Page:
Whole Life Whole Bible Day 46



Romans 8:18 (NASB)

18 For I consider that the sufferings of this present time are not worthy to be compared with the glory that is to be revealed to us.

Romans 8:21-24 (NASB)

21 that the creation itself also will be set free from its slavery to corruption into the freedom of the glory of the children of God. 22 For we know that the whole creation groans and suffers the pains of childbirth together until now. 23 And not only this, but also we ourselves, having the first fruits of the Spirit, even we ourselves groan within ourselves, waiting eagerly for our adoption as sons, the redemption of our body. 24 For in hope we have been saved, but hope that is seen is not hope; for who hopes for what he already sees?


45: Living between the times

This passage is one of many in which Paul expresses the tension between how things are now and how they will be one day. That tension, which is part and parcel of everyday discipleship, is bound up with the biblical storyline — that which is promised under the old covenant receives a measure of fulfillment in Jesus and the church, but still awaits future consummation.

Jesus announces the arrival and presence of God’s reign in his ministry and demonstrates its power in mighty works that bring restoration and renewal. Yet he also calls on his disciples to pray, ‘Your kingdom come’ (Matthew 6:10) and to watch and wait for the complete exercise of God’s rule in the future. Rightly it has been said that we live in the period between the decisive battle and the definitive victory.

For Paul, too, there is an ‘already’ and a ‘not yet’ aspect to Christian experience. The new age has broken into the present age, so that we enjoy ‘the firstfruits of the Spirit’ while awaiting the full harvest. Indeed, the current experience of birth pains will give way to eventual relief. Perhaps reminiscent of the portrayal in Exodus 2:23–24 of the Israelites ‘groaning’ under their Egyptian slavery, Paul depicts salvation as a release from bondage, applying the imagery not just to men and women but to the entire created order. This is yet one more reminder of the comprehensive scope of God’s work in Christ, where such liberation is not simply ‘internal’ or ‘spiritual’, but the ‘redemption of our bodies’ and of creation itself.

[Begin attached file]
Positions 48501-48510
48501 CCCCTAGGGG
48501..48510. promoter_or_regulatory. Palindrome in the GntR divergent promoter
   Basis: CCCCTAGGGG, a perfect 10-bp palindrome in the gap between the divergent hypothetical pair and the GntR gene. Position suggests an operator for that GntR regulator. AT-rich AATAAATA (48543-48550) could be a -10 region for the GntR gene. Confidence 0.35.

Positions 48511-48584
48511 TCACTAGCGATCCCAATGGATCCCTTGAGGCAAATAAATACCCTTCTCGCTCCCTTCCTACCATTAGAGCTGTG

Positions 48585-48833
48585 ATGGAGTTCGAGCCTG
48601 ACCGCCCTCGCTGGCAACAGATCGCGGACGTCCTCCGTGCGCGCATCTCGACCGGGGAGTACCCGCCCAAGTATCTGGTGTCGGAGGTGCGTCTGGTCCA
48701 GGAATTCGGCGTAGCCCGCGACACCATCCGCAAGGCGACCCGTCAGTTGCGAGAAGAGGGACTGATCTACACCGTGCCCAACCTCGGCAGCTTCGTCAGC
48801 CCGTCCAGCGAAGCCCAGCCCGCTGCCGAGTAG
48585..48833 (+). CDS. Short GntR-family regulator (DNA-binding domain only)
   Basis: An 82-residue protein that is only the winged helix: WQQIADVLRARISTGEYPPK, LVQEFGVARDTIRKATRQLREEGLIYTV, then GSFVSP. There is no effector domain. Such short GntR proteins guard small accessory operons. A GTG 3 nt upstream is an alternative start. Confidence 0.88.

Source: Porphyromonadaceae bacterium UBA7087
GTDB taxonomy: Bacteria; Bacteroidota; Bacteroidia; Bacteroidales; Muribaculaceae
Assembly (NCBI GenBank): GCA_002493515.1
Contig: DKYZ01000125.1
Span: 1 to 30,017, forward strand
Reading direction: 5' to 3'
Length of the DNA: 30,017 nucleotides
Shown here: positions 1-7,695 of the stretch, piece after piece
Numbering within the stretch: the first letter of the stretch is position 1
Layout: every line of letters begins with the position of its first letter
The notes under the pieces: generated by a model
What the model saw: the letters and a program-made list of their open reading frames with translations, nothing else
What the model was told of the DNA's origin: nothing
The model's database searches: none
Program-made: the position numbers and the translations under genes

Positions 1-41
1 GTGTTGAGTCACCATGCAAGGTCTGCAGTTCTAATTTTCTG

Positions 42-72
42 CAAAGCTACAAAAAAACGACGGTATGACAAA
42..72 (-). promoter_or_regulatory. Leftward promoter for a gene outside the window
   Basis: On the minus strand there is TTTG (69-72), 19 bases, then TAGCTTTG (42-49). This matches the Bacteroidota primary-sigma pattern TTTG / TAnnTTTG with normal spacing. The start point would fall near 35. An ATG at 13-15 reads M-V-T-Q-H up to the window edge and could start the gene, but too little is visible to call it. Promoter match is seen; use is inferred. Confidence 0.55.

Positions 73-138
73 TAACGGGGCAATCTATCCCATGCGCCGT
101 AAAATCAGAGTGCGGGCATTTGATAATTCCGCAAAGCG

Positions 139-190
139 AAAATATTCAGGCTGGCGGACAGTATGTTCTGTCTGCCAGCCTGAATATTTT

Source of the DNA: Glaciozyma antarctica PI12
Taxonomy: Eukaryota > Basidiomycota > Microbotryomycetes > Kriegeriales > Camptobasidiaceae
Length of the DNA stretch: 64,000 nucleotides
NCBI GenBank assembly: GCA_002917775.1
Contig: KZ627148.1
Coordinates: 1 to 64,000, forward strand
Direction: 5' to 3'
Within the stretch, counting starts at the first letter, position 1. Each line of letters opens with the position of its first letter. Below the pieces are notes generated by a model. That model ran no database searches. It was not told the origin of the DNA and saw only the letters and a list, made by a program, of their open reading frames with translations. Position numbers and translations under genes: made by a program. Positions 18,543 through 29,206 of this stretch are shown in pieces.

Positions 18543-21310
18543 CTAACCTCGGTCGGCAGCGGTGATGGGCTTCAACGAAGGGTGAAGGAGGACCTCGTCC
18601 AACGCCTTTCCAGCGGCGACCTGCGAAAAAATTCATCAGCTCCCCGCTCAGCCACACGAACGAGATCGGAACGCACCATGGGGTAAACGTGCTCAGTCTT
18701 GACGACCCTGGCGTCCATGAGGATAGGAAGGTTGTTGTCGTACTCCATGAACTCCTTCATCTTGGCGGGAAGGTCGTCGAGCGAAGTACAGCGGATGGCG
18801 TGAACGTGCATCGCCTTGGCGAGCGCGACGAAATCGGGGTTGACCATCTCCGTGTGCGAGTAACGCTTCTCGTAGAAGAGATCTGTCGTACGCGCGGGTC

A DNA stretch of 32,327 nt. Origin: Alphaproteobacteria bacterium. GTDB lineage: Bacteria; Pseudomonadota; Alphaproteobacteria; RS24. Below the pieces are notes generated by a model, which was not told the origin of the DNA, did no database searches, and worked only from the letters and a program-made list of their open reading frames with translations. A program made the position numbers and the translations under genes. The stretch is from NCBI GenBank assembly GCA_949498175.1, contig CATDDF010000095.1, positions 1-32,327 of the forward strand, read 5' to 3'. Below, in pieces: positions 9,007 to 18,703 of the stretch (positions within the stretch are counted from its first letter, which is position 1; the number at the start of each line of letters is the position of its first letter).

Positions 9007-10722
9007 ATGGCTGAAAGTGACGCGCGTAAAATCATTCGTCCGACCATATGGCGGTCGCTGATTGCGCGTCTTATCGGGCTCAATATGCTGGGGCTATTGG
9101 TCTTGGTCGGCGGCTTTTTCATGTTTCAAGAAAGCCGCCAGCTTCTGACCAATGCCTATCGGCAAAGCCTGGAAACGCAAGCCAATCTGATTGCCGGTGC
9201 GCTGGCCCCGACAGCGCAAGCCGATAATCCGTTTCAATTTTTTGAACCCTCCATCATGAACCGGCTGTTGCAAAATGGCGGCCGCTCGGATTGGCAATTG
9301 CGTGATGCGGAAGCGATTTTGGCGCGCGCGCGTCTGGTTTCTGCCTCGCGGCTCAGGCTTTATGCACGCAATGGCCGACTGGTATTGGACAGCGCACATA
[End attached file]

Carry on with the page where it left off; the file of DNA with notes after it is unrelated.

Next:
In this time between the times, we are called to witness to the ends of the earth. That mission — in keeping with what will be — is all-embracing, as we make known God’s rule over the whole of life, announcing it with our lips as well as embodying it in our lives. Seeking to avoid both defeatism (claiming too little) and triumphalism (claiming too much), we can testify to the wide-ranging sweep of God’s renewing power in politics and parenting, in economics and education, in art and athletics — being realistic about current ‘bondage’ but all the while looking forward to the complete restoration of what was originally declared ‘good’.

Such is our confidence and expectation — our hope — a hope of the full disclosure of God’s reign that shapes each of us in the here and now.

For further reflection and action

  1. In line with the reference to ‘the firstfruits of the Spirit’ in Romans 8:23, reflect further on Ephesians 1:13–14 and 2 Corinthians 5:5, where Paul calls the Spirit a ‘deposit’ that guarantees our future inheritance. In what ways is our present experience of the Spirit a foretaste of the future?

  2. If you’re able to do so, pause every so often through the day to think about how the tension between the ‘already’ and the ‘not yet’ works itself out in your daily life.

  3. To the Corinthians who think they have everything now, Paul emphasizes that complete salvation lies in the future, at the resurrection — because he wants to downplay their triumphalism. In Colossians and Ephesians, on the other hand, he emphasizes the present salvation we enjoy — already seated with Christ in heavenly places. What are the dangers in thinking that we have received everything now? What are the dangers of downplaying what we have already received? Which end of the tension do you gravitate towards, and why? As a particular case, what does the tension between the ‘now’ and the ‘not yet’ have to teach us about our hopes and expectations for healing?

Visit LICC to find out more or get an overview of the Biblical narrative and the ways it can shape us by reading the Introduction to Whole Life, Whole Bible from the Whole Life, Whole Bible book.